Still ? Confused — Scope | Disability forum
Find out how to let us know if you're concerned about another member's safety.

Still ? Confused

Les525
Les525 Member Posts: 33 Courageous
edited November 2021 in PIP, DLA, and AA
Hello again everyone, I am sorry I have been quiet. 
So, finally I have my PIP assessment on the 22nd of this month. I am not sure how it will go and what to say. My wife also has long Covid and is struggling with day to day living, she is struggling to get out of bed anytime before 3pm most days; When she does she is walking with crutches. I have back problems that have stopped me from working since the 3rd March this year, this is why I have applied for pip. My work coach at the job centre has informed me I should apply for carers allowance, but I will not get it if I am receiving pip. I have not even considered applying for carers allowance I am just doing my best to care for my wife. I do struggle, but I will not give up on our future. I am just confused at what is more beneficial for us to moving forward. I would welcome any advice. When I sent in my pip application, I had no assistance. I feel that my answers in the assessment will seem worse than my application. Any ideas my friends?
Les 

Comments

  • DuffersMum
    DuffersMum Member Posts: 196 Pioneering
    You can claim Carers Allowance if you receive PIP
  • poppy123456
    poppy123456 Member Posts: 25,627 Disability Gamechanger
    edited November 2021
    People do claim Carers Allowance and PIP. Your wife needs to be receiving either PIP daily living or D:A mid/high rate care.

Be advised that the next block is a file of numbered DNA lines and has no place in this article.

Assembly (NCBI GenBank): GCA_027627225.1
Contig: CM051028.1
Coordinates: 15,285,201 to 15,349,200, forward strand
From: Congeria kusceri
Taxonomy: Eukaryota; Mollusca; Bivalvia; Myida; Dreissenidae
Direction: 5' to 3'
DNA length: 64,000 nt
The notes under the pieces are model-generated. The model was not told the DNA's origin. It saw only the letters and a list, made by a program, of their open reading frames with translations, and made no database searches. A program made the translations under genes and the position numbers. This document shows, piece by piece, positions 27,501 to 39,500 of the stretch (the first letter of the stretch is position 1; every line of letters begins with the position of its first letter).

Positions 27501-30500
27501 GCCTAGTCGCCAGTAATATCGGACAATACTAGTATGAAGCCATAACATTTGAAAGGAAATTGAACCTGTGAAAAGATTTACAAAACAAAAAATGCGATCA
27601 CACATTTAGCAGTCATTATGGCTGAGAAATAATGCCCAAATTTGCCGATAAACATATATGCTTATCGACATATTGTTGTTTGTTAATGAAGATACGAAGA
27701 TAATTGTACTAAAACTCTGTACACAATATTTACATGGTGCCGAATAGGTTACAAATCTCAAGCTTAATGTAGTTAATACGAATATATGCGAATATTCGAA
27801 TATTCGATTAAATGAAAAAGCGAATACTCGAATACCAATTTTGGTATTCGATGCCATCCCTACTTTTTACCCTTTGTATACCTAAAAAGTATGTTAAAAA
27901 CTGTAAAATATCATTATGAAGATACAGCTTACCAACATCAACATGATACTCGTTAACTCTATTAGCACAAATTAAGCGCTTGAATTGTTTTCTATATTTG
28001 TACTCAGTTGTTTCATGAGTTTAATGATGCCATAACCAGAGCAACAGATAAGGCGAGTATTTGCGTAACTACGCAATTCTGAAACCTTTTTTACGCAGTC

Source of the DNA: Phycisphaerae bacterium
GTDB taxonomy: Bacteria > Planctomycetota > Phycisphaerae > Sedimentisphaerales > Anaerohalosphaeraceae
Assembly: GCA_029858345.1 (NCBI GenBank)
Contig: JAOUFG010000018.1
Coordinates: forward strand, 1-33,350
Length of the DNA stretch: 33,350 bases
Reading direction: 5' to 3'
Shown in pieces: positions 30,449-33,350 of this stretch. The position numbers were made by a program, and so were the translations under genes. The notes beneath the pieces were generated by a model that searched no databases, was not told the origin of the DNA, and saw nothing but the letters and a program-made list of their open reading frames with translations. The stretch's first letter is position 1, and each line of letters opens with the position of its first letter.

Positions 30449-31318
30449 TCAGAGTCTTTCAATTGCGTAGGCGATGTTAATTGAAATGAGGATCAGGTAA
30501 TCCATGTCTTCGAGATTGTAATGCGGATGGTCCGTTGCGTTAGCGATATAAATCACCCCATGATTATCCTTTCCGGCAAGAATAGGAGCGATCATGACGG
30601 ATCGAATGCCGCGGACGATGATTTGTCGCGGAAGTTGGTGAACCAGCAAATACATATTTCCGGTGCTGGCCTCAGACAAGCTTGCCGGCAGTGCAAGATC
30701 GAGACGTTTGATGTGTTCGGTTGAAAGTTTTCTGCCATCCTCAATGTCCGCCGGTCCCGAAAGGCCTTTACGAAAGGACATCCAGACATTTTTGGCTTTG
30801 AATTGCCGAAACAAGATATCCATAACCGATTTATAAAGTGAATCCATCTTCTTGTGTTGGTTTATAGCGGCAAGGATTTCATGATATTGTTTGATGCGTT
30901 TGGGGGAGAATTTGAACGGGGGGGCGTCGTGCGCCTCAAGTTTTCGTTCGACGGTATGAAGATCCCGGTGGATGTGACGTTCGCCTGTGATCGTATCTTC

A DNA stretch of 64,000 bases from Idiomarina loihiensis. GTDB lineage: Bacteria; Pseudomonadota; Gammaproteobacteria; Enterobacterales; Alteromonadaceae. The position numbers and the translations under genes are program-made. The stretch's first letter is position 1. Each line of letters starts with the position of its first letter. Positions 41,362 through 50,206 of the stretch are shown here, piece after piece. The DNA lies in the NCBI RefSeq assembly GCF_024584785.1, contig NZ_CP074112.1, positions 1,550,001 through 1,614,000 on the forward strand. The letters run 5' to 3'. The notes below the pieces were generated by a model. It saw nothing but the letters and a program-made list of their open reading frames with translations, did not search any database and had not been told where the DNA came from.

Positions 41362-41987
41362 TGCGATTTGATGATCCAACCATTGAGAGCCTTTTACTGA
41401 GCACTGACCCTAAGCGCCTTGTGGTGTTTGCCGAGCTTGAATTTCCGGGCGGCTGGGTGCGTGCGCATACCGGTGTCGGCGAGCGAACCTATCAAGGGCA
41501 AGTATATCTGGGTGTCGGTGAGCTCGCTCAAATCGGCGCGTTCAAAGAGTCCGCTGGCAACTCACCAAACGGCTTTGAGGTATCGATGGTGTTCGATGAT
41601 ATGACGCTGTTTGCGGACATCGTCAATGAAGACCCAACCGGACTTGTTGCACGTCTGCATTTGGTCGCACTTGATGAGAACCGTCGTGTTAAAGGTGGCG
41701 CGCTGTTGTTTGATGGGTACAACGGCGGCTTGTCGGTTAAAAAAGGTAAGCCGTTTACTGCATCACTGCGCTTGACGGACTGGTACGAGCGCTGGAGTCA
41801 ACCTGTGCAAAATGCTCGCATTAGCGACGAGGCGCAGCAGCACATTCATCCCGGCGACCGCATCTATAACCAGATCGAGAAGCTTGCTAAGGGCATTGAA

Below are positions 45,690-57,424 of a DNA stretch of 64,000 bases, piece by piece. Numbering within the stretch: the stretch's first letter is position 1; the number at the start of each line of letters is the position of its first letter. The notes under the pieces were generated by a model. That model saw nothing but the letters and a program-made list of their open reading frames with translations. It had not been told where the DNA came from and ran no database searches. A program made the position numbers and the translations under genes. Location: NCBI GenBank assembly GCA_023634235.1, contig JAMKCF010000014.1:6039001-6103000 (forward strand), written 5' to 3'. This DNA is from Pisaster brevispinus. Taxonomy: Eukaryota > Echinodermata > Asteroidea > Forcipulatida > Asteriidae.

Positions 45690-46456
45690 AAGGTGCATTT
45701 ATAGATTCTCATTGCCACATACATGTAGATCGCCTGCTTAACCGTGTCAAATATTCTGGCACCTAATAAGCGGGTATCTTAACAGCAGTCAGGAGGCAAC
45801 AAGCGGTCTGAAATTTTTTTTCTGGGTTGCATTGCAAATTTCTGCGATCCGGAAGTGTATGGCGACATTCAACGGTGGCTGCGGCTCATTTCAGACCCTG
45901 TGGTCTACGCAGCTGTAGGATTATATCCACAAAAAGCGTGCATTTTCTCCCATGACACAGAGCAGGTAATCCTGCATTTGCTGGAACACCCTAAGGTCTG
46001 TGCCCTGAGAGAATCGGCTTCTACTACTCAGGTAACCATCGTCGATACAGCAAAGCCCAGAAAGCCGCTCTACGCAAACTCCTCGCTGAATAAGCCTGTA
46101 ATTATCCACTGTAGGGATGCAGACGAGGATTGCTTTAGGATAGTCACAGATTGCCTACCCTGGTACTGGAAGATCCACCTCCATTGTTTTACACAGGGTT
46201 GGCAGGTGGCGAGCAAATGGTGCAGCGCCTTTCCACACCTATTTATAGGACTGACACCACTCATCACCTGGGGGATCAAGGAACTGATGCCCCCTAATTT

You mention work coach, are you claiming Universal Credit? If you are, you don't need to claim carers allowance to be able to claim the Carers element of UC. If you claim carers allowance it will be deducted in full from any UC entitlement.
    Though if you're claiming the LCWRA element yourself, then you won't be able to receive both the Carers element and the LCWRA element together.
     You must also make sure that if you work in the future that you don't earn more than the maximum amount, which at the moment is £128 per week.
    For your PIP, it would be impossible to predict anything at this stage. Decision can take between 2-12 weeks.

  • mikehughescq
    mikehughescq Member Posts: 8,281 Disability Gamechanger
    Key thing with an assessment Is to absolutely refuse to answer yes or no. You’re being asked if you can perform up to 12 activities reliably. Where applicable the response is “not reliably”. 
  • Les525
    Les525 Member Posts: 33 Courageous
    Thank you, for your reply. My work coach informed me that they are powerless to do anything until pip have given there decision. I applied for pip on the 1st of July, but I am 66 on the 12 of February and assumed that they would reject it if the decision was not made before that date. 
  • poppy123456
    poppy123456 Member Posts: 25,627 Disability Gamechanger
    Claiming carers allowance has nothing to do with your work coach or your PIP. As advised, you don't need to claim carers allowance to be able to claim Carers element, if you're claiming UC.
    You applied for PIP before you reached state pension age so that's all that matters. It makes no difference when the decision's made.
    The rules for carers allowance changes when you reach state pension age.
  • DuffersMum
    DuffersMum Member Posts: 196 Pioneering
    Key thing with an assessment Is to absolutely refuse to answer yes or no. You’re being asked if you can perform up to 12 activities reliably. Where applicable the response is “not reliably”. 
    Absolutely this..in my first assessment the assessor kept trying trying to get me to say yes or no and also she must have tried hundreds of times to ask me how long it takes me to do something...my reply was always “longer than it takes a physically able person to do it” I could see she was getting very frustrated with me, but then that’s probably why she wrote a lot of poppycock :(